Daniel Penny’s actions on a subway in New York City is one of the hottest topics in the news cycle. Media outlets left and right are calling Penny everything from a “hero” for subduing a deranged homeless man to a murderer for putting Jordan Neely, a man “who had nothing to live for," in a chokehold that lead to his death.
In all this media back-an- forth, it can be hard to find level-headed voices. That is why it is all the more surprising that ESPN sports talk show host Stephen A. Smith is one of them.
Speaking on “Fox News Tonight” with Will Cain, Smith discussed his view on the details of Penny’s conviction. Surprisingly, he did resort to his usual method of being irrational and racist when assessing the situation (which is in the first 4:30 of the video).
“If you’re skilled enough to know how to put a chokehold on someone, you should be knowledgeable enough to know when enough is enough and to let them go,” Smith said. “Having said all of that, again, I don’t know all the facts, so I’m not ready to convict him like a lot of people, politicians and citizens have been so quick to convict this man of that. I think we need to hear all of the evidence.”
Cain mentioned later in the conversation that according to reports, Penny had changed his position while apprehending the man so Neely could breathe. To his credit, Smith seemed to let that fact alter his opinion on the situation.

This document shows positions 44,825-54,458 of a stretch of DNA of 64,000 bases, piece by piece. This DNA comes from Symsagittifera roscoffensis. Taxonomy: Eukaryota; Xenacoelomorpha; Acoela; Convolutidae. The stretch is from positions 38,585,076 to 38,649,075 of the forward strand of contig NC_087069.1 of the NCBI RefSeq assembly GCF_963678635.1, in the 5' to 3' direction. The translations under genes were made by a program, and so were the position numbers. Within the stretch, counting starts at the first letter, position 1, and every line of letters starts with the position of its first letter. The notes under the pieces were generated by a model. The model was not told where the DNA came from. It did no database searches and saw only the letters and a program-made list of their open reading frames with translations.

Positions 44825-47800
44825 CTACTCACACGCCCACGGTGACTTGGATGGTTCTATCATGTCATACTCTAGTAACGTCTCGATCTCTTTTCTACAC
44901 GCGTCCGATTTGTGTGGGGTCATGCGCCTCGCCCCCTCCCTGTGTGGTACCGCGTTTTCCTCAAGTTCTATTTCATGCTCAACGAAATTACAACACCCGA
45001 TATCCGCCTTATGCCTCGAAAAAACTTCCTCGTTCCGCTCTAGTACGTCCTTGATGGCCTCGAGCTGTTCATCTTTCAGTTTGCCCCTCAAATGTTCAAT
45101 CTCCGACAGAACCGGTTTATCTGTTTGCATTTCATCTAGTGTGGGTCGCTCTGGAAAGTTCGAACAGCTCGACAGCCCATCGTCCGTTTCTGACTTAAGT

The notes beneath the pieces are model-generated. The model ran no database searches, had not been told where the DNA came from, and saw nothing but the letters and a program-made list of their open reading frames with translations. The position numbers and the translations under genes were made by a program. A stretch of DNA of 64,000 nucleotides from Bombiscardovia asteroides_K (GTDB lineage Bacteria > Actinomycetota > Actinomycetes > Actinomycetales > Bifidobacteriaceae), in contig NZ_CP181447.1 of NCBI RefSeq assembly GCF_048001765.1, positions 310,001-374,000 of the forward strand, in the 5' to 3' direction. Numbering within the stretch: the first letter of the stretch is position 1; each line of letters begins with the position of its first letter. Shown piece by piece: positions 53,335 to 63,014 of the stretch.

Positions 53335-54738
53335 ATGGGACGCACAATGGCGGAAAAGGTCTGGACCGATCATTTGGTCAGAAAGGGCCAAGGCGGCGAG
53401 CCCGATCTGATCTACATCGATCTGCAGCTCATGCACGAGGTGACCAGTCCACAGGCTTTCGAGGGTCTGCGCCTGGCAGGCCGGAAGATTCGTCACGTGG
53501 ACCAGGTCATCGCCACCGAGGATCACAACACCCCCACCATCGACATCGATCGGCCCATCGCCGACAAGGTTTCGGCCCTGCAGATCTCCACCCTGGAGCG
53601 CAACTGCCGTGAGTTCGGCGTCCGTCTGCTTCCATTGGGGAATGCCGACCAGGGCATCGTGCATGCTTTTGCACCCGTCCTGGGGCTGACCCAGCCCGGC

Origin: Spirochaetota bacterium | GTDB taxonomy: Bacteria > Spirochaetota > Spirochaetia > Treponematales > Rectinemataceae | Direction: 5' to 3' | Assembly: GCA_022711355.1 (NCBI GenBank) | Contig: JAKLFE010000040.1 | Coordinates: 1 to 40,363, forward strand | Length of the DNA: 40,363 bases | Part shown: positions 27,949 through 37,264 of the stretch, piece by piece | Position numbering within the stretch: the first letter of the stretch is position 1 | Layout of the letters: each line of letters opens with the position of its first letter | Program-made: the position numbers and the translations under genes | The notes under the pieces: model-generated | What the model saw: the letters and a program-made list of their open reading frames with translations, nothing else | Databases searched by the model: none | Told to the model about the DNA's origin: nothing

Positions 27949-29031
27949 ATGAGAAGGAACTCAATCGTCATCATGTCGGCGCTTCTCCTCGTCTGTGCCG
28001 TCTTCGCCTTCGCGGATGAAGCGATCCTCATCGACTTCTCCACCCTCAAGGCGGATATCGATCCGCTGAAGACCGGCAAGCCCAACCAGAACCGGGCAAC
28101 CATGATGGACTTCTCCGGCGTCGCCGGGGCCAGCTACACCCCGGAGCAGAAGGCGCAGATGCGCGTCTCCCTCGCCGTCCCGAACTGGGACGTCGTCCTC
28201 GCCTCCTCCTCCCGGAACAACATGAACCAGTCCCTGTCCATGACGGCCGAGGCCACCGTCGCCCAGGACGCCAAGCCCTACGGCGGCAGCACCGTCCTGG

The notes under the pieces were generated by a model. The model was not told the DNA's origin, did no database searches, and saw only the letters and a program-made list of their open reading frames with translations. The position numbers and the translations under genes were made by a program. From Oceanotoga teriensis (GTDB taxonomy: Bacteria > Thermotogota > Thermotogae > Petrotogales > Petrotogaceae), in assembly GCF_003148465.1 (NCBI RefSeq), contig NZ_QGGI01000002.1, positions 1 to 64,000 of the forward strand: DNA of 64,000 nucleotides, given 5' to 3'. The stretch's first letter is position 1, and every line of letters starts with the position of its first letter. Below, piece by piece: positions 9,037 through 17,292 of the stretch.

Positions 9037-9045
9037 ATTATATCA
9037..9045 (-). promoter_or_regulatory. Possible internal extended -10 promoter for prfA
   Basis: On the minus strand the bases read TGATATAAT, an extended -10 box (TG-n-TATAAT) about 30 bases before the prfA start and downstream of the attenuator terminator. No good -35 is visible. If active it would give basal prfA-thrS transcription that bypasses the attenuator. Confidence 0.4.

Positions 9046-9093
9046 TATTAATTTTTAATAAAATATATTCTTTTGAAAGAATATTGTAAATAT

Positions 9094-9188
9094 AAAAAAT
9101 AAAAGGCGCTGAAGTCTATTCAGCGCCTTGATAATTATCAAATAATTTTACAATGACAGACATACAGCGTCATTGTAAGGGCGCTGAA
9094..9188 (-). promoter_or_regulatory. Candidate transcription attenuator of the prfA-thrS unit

Smith’s interaction with Cain says a few things about having mature disagreements. It first reveals that reasonable minds can differ on their viewpoints on a situation, but that one's opinions can be altered when presented with more evidence.
It is also worth noting what Smith didn’t do in this situation. He not only refrained from passing harsh judgement on Penny, but he also avoided making a claim that racism played a part in Neely’s death (notable, since Smith does have a tendency to race-bait). He could have easily made that claim since a white man killed a black man, but he chose not to. Instead, he looked at the available facts and evidence of the situation - while drawing on his experience of living in New York City - and used those to form an opinion.
In an age where civilized disagreements and sound reasoning seem to be a thing of yesteryear, it is highly encouraging to see that these two men, even if just for 10 minutes on cable news, went back to the old ways of having conversations.